We may believe, too, that he was "generally writing." He contributed fifty-three letters to the Alta during that five months and six to the Tribune. They would average about two columns nonpareil each, which is to say four thousand words, or something like two hundred and fifty thousand words in all. To turn out an average of fifteen hundred words a day, with continuous sight-seeing besides, one must be generally writing during any odd intervals; those who are wont to regard Mark Twain as lazy may consider these statistics. That he detested manual labor is true enough, but at the work for which he was fitted and intended it may be set down here upon authority (and despite his own frequent assertions to the contrary) that to his last year he was the most industrious of men.



It was Dan, Jack, and the Doctor who with Mark Twain wandered down through Italy and left moral footprints that remain to this day. The Italian guides are wary about showing pieces of the True Cross, fragments of the Crown of Thorns, and the bones of saints since then. They show them, it is true, but with a smile; the name of Mark Twain is a touch- stone to test their statements. Not a guide in Italy but has heard the tale of that iconoclastic crew, and of the book which turned their marvels into myths, their relics into bywords.

It was Doctor Jackson, Colonel Denny, Doctor Birch, and Samuel Clemens who evaded the quarantine and made the perilous night trip to Athens and looked upon the Parthenon and the sleeping city by moonlight. It is all set down in the notes, and the account varies little from that given in the book; only he does not tell us that Captain Duncan and the quartermaster, Pratt, connived at the escapade, or how the latter watched the shore in anxious suspense until he heard the whistle which was their signal to be taken aboard. It would have meant six months' imprisonment if they had been captured, for there was no discretion in the Greek law.

It was T. D. Crocker, A. N. Sanford, Col. Peter Kinney, and William Gibson who were delegated to draft the address to the Emperor of Russia at Yalta, with Samuel L. Clemens as chairman of that committee. The chairman wrote the address, the opening sentence of which he grew so weary of hearing:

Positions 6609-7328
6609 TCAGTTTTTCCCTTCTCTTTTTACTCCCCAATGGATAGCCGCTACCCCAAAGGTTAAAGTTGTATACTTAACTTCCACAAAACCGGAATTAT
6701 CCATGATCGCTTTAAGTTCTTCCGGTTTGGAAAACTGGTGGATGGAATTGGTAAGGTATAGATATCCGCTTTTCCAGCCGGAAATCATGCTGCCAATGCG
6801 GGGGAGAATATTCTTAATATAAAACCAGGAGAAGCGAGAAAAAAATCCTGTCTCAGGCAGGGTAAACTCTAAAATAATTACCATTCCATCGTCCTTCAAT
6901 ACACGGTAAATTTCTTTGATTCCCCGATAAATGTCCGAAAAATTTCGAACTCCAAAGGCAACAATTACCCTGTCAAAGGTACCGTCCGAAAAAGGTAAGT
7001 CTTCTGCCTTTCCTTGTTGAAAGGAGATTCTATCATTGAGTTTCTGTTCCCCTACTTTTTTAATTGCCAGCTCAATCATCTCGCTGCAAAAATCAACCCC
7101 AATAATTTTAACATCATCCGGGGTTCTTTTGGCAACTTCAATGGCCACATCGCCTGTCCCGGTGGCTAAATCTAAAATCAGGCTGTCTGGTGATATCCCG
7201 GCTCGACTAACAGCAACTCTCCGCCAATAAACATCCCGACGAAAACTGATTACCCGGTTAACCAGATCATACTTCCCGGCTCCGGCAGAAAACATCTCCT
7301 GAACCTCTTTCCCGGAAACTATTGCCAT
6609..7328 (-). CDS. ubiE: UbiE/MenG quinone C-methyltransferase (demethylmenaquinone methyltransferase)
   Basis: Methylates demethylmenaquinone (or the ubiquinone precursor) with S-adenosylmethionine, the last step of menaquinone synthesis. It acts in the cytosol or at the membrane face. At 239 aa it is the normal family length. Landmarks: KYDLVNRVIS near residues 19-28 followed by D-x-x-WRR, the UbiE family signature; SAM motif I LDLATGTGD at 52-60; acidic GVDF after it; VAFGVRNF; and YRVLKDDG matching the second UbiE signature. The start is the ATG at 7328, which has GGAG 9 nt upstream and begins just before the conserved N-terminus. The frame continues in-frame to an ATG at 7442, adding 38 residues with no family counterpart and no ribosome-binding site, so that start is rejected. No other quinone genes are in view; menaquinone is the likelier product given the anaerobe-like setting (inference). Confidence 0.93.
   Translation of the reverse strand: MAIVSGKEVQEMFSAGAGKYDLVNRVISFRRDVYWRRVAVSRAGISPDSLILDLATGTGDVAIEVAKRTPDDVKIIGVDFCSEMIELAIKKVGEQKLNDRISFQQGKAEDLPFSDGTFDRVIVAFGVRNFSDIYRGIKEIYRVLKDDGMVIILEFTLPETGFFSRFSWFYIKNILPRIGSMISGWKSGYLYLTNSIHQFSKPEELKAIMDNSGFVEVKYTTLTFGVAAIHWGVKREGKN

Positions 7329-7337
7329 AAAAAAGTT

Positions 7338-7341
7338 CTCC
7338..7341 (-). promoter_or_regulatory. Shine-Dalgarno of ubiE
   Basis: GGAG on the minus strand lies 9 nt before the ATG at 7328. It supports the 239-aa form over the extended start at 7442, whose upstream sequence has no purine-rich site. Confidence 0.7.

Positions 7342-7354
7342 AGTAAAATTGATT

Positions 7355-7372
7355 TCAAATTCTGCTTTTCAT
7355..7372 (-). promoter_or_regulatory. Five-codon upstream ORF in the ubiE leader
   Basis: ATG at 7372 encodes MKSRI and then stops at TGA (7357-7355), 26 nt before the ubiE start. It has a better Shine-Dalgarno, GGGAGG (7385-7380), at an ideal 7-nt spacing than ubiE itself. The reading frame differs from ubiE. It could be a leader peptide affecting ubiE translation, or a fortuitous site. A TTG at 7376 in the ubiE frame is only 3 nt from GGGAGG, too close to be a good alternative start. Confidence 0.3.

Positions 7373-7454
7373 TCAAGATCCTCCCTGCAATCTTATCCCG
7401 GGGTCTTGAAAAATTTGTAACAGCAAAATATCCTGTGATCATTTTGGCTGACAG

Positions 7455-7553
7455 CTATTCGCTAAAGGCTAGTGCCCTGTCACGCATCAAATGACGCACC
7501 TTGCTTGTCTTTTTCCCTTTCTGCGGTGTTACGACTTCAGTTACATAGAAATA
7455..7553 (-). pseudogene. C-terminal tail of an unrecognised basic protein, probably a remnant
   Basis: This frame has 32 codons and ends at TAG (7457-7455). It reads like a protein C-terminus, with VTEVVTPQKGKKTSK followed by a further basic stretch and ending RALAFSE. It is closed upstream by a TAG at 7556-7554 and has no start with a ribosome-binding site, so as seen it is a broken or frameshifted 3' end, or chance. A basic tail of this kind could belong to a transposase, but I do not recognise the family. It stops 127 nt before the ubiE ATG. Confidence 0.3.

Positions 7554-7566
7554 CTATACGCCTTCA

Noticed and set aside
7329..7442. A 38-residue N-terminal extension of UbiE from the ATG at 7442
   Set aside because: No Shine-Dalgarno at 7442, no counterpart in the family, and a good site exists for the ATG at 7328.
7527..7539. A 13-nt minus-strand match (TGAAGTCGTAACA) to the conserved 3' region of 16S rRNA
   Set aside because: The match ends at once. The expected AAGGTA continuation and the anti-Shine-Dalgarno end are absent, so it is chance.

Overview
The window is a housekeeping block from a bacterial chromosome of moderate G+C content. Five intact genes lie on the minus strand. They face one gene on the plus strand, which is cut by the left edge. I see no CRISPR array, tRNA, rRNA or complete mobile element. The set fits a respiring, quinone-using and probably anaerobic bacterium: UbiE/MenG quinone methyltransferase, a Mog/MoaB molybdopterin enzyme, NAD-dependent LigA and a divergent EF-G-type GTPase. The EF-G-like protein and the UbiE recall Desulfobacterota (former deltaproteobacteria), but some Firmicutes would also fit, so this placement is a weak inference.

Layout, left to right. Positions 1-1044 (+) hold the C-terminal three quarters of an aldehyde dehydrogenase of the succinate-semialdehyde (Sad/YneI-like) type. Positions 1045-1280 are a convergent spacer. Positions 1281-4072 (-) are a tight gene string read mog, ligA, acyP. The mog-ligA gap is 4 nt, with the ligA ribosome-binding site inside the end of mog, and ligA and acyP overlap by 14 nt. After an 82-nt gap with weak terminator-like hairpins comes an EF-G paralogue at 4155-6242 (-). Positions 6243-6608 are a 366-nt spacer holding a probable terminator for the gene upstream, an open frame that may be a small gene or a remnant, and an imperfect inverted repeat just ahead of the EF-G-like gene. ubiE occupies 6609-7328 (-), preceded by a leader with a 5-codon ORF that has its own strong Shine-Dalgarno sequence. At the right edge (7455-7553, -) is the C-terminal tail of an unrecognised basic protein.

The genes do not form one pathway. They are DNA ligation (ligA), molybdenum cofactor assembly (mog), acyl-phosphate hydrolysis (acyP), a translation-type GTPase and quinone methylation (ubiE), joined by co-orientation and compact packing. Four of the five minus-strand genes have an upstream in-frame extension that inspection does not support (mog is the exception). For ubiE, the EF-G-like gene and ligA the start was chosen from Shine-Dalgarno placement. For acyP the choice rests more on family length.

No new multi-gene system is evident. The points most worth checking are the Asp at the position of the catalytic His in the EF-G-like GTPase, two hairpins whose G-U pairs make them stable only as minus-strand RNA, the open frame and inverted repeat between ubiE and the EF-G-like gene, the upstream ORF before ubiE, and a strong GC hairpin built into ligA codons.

We are a handful of private citizens of America, traveling simply for recreation, and unostentatiously, as becomes our unofficial state.

The address is all set down in the notes, and there also exists the first rough draft, with the emendations in his own hand. He deplores the time it required:

That job is over. Writing addresses to emperors is not my strong suit. However, if it is not as good as it might be it doesn't signify--the other committeemen ought to have helped me write it; they had nothing to do, and I had my hands full. But for bothering with this I would have caught up entirely with my New York Tribune correspondence and nearly up with the San Francisco.

They wanted him also to read the address to the Emperor, but he pointed out that the American consul was the proper person for that office. He tells how the address was presented:

August 26th. The Imperial carriages were in waiting at eleven, and at twelve we were at the palace....

The Consul for Odessa read the address and the Czar said frequently, "Good--very good; indeed"--and at the close, "I am very, very grateful."

It was not improper for him to set down all this, and much more, in his own note-book--not then for publication. It was in fact a very proper record--for today.

One incident of the imperial audience Mark Twain omitted from his book, perhaps because the humor of it had not yet become sufficiently evident. "The humorous perception of a thing is a pretty slow growth sometimes," he once remarked. It was about seventeen years before he could laugh enjoyably at a slight mistake he made at the Emperor's reception. He set down a memorandum of it, then, for fear it might be lost:

There were a number of great dignitaries of the Empire there, and although, as a general thing, they were dressed in citizen's clothing, I observed that the most of them wore a very small piece of ribbon in the lapels of their coats.

Mark Twain
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